Will Turner died at home in Great Crosby on Friday, June 23rd, 1933 and was buried in the family grave at Rake Lane Cemetery the following Monday. Captain Turner died a bitter man, unable to bear the public's scorn over the loss of his ship. He never forgave the Admiralty, and particularly First Lord Winston Churchill, for their thoroughly discreditable attempts to exonerate themselves at his expense.
Captain Turner, Cunard Commodore.Taken at the time of Aquitania's maiden voyage, May 1914. Collection of Lusitania Online.
Comments and suggestions to    admin@lusitania.net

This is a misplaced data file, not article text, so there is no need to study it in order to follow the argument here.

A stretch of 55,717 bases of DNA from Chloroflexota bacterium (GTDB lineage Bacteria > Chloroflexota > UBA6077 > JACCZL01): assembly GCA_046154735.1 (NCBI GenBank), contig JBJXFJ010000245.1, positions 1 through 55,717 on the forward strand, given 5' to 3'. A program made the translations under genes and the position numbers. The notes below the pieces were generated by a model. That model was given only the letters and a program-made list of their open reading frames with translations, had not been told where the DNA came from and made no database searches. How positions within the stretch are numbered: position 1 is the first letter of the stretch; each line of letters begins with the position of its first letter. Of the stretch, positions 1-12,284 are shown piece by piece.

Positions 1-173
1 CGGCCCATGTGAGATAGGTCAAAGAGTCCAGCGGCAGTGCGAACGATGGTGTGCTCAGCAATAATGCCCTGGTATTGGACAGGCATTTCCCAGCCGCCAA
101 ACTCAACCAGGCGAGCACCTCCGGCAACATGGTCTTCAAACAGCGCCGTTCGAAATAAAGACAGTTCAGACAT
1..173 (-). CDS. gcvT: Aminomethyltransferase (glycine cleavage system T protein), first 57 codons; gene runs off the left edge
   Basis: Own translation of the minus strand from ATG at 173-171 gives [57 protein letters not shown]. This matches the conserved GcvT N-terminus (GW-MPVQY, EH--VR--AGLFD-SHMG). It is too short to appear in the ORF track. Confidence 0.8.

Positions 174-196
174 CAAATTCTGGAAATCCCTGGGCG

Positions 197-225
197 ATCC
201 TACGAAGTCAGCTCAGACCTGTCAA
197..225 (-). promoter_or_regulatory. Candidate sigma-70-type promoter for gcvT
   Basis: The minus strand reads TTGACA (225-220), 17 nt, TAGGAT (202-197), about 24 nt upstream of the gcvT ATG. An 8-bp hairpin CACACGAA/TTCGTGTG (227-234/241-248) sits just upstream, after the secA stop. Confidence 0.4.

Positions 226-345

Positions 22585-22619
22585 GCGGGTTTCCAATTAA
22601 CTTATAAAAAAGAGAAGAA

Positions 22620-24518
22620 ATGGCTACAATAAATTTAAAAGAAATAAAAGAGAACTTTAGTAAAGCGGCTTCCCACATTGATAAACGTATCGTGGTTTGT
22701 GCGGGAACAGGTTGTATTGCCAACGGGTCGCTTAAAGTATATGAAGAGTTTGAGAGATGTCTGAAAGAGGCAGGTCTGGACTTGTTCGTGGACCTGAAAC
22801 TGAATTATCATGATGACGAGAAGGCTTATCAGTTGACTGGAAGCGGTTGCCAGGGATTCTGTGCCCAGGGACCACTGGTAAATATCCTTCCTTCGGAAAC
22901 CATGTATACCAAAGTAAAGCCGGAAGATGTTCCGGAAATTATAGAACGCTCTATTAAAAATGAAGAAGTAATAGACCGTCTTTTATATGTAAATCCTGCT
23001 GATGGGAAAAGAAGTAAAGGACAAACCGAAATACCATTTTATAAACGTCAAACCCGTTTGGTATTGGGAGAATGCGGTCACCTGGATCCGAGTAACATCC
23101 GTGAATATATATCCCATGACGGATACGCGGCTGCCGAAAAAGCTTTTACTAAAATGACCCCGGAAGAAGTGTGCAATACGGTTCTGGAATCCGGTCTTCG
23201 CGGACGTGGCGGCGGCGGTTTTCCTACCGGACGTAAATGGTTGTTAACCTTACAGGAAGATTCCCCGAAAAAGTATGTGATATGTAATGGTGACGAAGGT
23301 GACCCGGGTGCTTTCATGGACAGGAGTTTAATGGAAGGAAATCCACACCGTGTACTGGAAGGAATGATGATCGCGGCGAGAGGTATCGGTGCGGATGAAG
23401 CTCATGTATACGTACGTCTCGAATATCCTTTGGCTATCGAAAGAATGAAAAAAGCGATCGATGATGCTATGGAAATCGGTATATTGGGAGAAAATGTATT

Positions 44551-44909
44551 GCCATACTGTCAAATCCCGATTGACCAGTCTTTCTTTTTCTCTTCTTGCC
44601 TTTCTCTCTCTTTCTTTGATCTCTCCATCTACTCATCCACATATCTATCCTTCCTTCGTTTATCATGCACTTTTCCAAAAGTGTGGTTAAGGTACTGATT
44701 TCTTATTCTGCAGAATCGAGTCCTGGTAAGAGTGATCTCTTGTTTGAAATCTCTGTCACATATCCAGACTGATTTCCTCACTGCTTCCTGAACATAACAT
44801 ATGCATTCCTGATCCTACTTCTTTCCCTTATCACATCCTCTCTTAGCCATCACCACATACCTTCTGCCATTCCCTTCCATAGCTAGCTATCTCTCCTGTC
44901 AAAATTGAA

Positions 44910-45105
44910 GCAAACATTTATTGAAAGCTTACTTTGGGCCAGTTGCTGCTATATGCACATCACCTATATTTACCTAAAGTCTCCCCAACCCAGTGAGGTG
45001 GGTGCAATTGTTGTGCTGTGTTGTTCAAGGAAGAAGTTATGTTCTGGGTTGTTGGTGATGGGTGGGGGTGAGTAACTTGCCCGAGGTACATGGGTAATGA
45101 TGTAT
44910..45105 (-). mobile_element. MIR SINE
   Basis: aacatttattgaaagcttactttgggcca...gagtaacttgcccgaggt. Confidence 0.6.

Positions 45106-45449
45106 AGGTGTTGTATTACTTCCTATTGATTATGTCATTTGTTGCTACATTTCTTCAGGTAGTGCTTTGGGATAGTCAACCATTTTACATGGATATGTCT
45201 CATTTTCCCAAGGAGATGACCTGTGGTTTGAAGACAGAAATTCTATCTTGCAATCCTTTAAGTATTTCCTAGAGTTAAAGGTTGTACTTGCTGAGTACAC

NOTE: We are also deeply indebted to Mr. George Cogswell for his superb recent detectivework in tracing the elusive wife of Captain Turner. Unfortunately, the information was not available to us at the time our original book went to press, so consequently she is not mentioned by name in the original edition of the book. However, it is nice to finally be able to fit this missing piece in now. Thanks again George!   Will Turner was not the only Captain to be so shamefully treated by guilty authorities.In 1945, the American heavy cruiser USS INDIANAPOLIS was lost to a Japanese submarine, with horrendous loss of life. Her commander, Captain Charles B. McVay III, like Turner, survived the sinking. In what could only be described as a monumental exercise in scapegoating, the US Navy court-martialled McVay for the loss of his ship. They found McVay guilty of hazarding his ship by not zig-zagging at the time of the attack. (Sound familiar?) The story of Captain McVay so closely parallels that of Captain Turner that Lusitania Online has established contact with the USS INDIANAPOLIS Survivors Association.We are proud to announce that our two sites are now linked, for the sake of the common memory of two outstanding Captains, who were so wrongfully treated for their roles in two historic events, thirty years apart. William Thomas Turner was born in Clarence street, Everton, Liverpool on October 23rd 1856.His father was also a seaman by the name of Charles,who by the time of William's birth had already passed his captains exam and was serving as a First Mate.William first went to sea aboard a small ship called GRASMERE but his first voyage, at the age of 13, almost cost him his life as the ship was wrecked in a gale off the Northern Irish coast. Undeterred, Will took passage aboard a clipper called WHITE STAR, bound round the Cape of Good Hope for Aden then on to the Guanape Islands.It was there that Will saw his fathers ship, the QUEEN OF NATIONS. Will transferred to QUEEN OF NATIONS for the voyage home, by way of Cape Horn, under his fathers command.QUEEN OF NATIONS took a severe battering off the Horn and had to put in to the Falklands for repairs, which delayed the voyage for three months. After several voyages on different ships gaining experience, Will finally followed his father by joining the Cunard Line in 1878, by that time holding the rank of Fourth Officer. Also at this time, he was living with his aunt,a widow by the name of Ann Hitching and her two children, Alice and Wilfred. His first Cunard appointment was to a ship called the CHERBOURG. One foggy morning, CHERBOURG was steaming very slowly out of the Husskisson Dock when she collided with a small Barque, the ALICE DAVIES.ALICE DAVIES sank rapidly, drowning four of her crew and the Pilot, but a rescue party from the CHERBOURG picked up the survivors, Will Turner personally rescued a man and a boy who had climbed up the sinking ships rigging.In February of 1883, Will Turner was again in the news after selflessly jumping into the freezing cold waters of the Alexandra Dock to rescue a 14 year old boy who had fallen in.Turner received the Liverpool Shipwreck and Humane Society's Silver Medal for this feat.In April of that same year, he left Cunard upon discovering that they would not promote a man to Master unless he had already commanded a square rigged sailing ship.He gained his Captain's certificate in 1886.In 1889, he sailed out of New York harbour as Master of a three masted Barque called STAR OF THE EAST, bound for Australia.                                                                                                                                                                                                      Star of the East                                                                                                                         By John Gray Just before STAR OF THE EAST sailed, Will Turner  resurrected an old sailing ship custom by buying a brand  new bowler hat.He always wore this hat whenever he was ashore on ship's business or when leaving or returning to the ship in port.It was a custom that he maintained to his dying day and it was this which earned him the nickname of Bowler Bill.  STAR OF THE EAST's round voyage was a good one and the ships owner wrote Turner a glowing reference. Armed with this, he returned to Cunard. Will Turner married Alice Hiching, his cousin from Halifax, Yorkshire, on the 31st of August 1883 at Holy Innocents Church in Manchester.  Afterwards they moved into their new home, 31 Springfield Road, Sale, near Manchester. Many thanks to Kevin Roach who contacted us with this new information regarding Turner's Marrage. They went on to have two sons, Percy in 1885, and Norman in 1893, but for some reason now unknown their marriage broke down soon after Norman was born.In 1897, Will was serving as Chief Officer aboard the Cunard steamer CATALONIA when they sighted a French Schooner,the VAGNE, dismasted and sinking in a gale off the Grand Banks of Newfoundland . Without hesitating, Chief Officer Turner got up a volunteer rescue party and despite the bad weather, succeeded in rescuing the VAGNE's entire crew.Will received an illuminated address for this feat, from the Liverpool Shipwreck and Humane Society in December of 1897. In 1902, Will Turner was awarded the Transport Medal for outstanding government service as Chief Officer of the UMBRIA, ferrying troops to South Africa during the Boer War. 1903, Will's wife Alice took their two sons and moved out of the marital home. It was also the year that Cunard had finally given him a command, the ALEPPO, on the Mediterranean service.Cunard had a slight problem with Will Turner. He was undoubtedly an outstanding seaman, but his manner could only be described as gruff.He lacked the polished manners that a Cunard Captain was expected to have. Will Turner was singularly unimpressed by first class passengers, classifying them as "a load of bloody monkeys who are constantly chattering" They expected to be entertained, they clamored to sit at his table and they expected to be pandered to.Will Turner would have none of it.He avoided dinner at the Captain's table whenever he could, though he was known to make exceptions. Yet the very personality traits which Cunard were trying to shield their customers from were having quite the reverse effect. Because he avoided them, the first class passengers actively sought him out! It was a kind of inverse snobbery that had the Cunard reservations staff answering uestions such as"on which ship is Captain Turner next sailing,and are there any passenger vacancies?" In no time at all, he became the talk of the passengers. Baffled by the phenomenon,,Cunard gave him Command of the CARPATHIA for the whole of 1904, where the same thing occurred. They then transferred him to the IVERNIA on the Boston run. Passenger revenues for the Boston service soon showed a marked improvement. 1906, Will and Alice were now irreconcilably separated and both moved into new, separate houses. Will moved to Aintree whilst Alice and the boys moved to Bowdon. Having moved into his new house, Will advertised for a housekeeper. Enter Miss Mabel Every. Over the coming years, Will and Mabel would become inseparable. 1907, Cunard stole the thunder with the advent of the LUSITANIA. Will was at that time in command of the CARONIA. 1908, Cunard Commodore James Watt LUSITANIA'S only Captain so far, retired. On Watt's recommendation, Will Turner was appointed to command the LUSITANIA. Now he would show them what he was made of! The crossings were quicker,as were the turnaround times, and the ship always looked her best . Cunard had to admit it, they had been wrong about Will Turner. 1910, Commodore Pritchard, MAURETANIA'S Captain, retired . Cunard appointed Turner to the MAURETANIA. MAURETANIA now regularly smashed all previous records. September of 1910 saw Will Turner,the MAURETANIA and the crew of another Liverpool steamer, the WEST POINT, involved in a piece of high drama. The captain and crew of the WEST POINT had been forced to abandon their vessel due to an uncontrollable fire on board. The WEST POINT succumbed to the fire and sank in the North Atlantic. A passing steamer, the DEVONIAN, picked up one of the WEST POINT'S lifeboats,but at the time, there was no sign of the boat containing Captain Pinkham and 15 other members of WEST POINT'S crew. Captain Turner diverted his ship to search for the missing men.When he eventually found them, the weather was atrocious, with a heavy sea running.However, Captain Turner was not about to abandon his fellow seamen to their fate. He very skillfully maneuvered the MAURETANIA to within a very short distance of the lifeboat and despite the weather, succeeded in rescuing all 16 persons.Captain Turner received another illuminated address from the Liverpool Shipwreck and Humane Society,as well as the undying gratitude and admiration of Captain James Pinkham, for his masterly display of ship handling.  In December of 1910, Cunard announced a Christmas Special voyage, Liverpool to New York and back in just 12 days! Despite being told that it couldn't possibly be done, Will Turner did it. Thanks to truly superhuman efforts, the ship made a lightning fast turnaround in New York. Cunard followed up the success of this voyage with a Coronation Special; in the summer of 1911, and planned another Christmas Special for that December. This time, fate prevented the MAURETANIA from fulfilling that promise. Two days before the planned departure,the ship broke free from her moorings during an unusually strong gale and ran aground in the Mersey. 1913, Cunard promoted him to Commodore. The Admiralty also honored him with the rank of Commander in the Royal Navy Reserve, and during the Mersey Review of 1913, he conducted the King and Queen on a tour of the MAURETANIA. Captain Turner with the King to his right, conducts Their Majesties on a tour of the Mauretania in 1913. Sally Wells/Lusitania Online. 1914, he was given command of the brand new AQUITANIA for her maiden voyage to New York. In August 1914, WW1 broke out and most of Cunard's ships were requisitioned for war service by the Admiralty. He did not get another ship till January 1915, the brand new TRANSYLVANIA. In April 1915, LUSITANIA'S regular Captain, Daniel Dow, was nearing nervous exhaustion over the constant U-boat scares. Dow went on leave and Turner was duly reappointed to command his old ship. Lusitania's last departure from New York by John Gray The story of the LUSITANIA'S final voyage has been  told many times and is still the subject of much controversy. However, it has now been firmly established that the LUSITANIA was indeed carrying a substantial cargo of munitions and that the torpedo struck the forward cargo hold.(You will find an account of the sinking on our Disaster page and the Torpedo page, which is more pictorial in nature and carries a link to the wreck site. It is worth reading the Disaster page at this point in order to gain a good background, then resume reading this page, which you have nearly finished now!). Unfortunately, Captain Turner had the good/ill luck to survive the disaster, which immediately gave the Admiralty the chance of a much-needed scapegoat. During the course of the weekend after the disaster, those in charge at the  Admiralty worked hard to prepare their version of events. Their biggest problem was that the ship had been sunk by a U-boat which was known to be in the area, after the Admiralty had withdrawn her escort, the cruiser HMS Juno. Also a problem was that the ship had gone down in just 18 minutes, with appalling loss of life, due to the explosive nature of  the cargo that the Admiralty's Trade Dept. had loaded aboard her, namely  a large consignment of sorely needed American-made munitions. If either or both of these facts became public knowledge via the inquiry, some very important heads would roll.  So a scapegoat seemed to be urgently needed, and who better to fulfill that role than Captain Turner. The Admiralty therefore compiled a lengthy report on the sinking, in which they blatantly falsified the facts, omitted vital depositions as well as signals that had sent to the ship, and tailored other evidence. By the time they'd finished, Captain Turner found himself facing Admiralty charges of deliberately disobeying Admiralty sailing instructions by  failing to zig-zag (even though he was never ordered to!),  thus apparently hazarding his ship unnecessarily. He was further accusedof gross negligence and treasonable behavior by deliberately putting his ship in harm's way, all because (according to the Admiralty) he was supposedly in the pay of the Germans! The subsequent public inquiry, under Lord Mersey, ultimately (and quite rightly) cleared Turner of all blame, when the Admiralty's staff work dramatically let them down in court and a furious Lord Mersey discovered what the Admiralty were attempting to do. But mud, especially when hurled by the Admiralty, sticks; even to this day. The very fact that Turner had stood accused at all had had a most profound effect. Shortly after the public inquiry, Will's estranged wife, Alice, emigrated to Australia, taking Percy and Norman with her. Will was subsequently given command of the ULTONIA, ferrying Canadian troops to France and was then given command of the IVERNIA, again on war service, but despite Turner's zig-zagging, the ship was torpedoed and sunk on New Years Day of 1917 by Kapitan-Leutnant Steinbauer of UB47. Once again Turner survived, but the IVERNIA was his last command. In January of 1918, he was awarded the O.B.E at Cunard Chairman Alfred Booths behest, for his war service. The war over, Turner retired with Mabel Every to Devon. However, the press soon found him again after Winston Churchill published his memoirs in 1921 in a four-volume tome called THE WORLD CRISIS, which, though toned down, reiterated the Admiralty's allegations against him, so any chance of a quiet life was wrecked. From that point on, he lived as a virtual recluse, ashamed of the Admiralty- inferred criminality for his part in in the loss of his famous ship. As Will's mother also died at this time,Turner decided to move back to Liverpool. Will Turner and Mabel Every bought No. 50, De Villiers Avenue, in the quiet Liverpool suburb of Great Crosby. During the mid nineteen-twenties, he was diagnosed with cancer of the upper intestines. He went to Australia, seeking his sons, but his search was unsuccessful.He hadn't seen his ex-wife and sons since Lord Mersey's inquiry in1915, and he never saw them again.This seems likely to have been because by the time he went to look for them, they'd moved to Canada,without his knowing.Thanks again to the indefatigable George Cogswell for this last piece of information!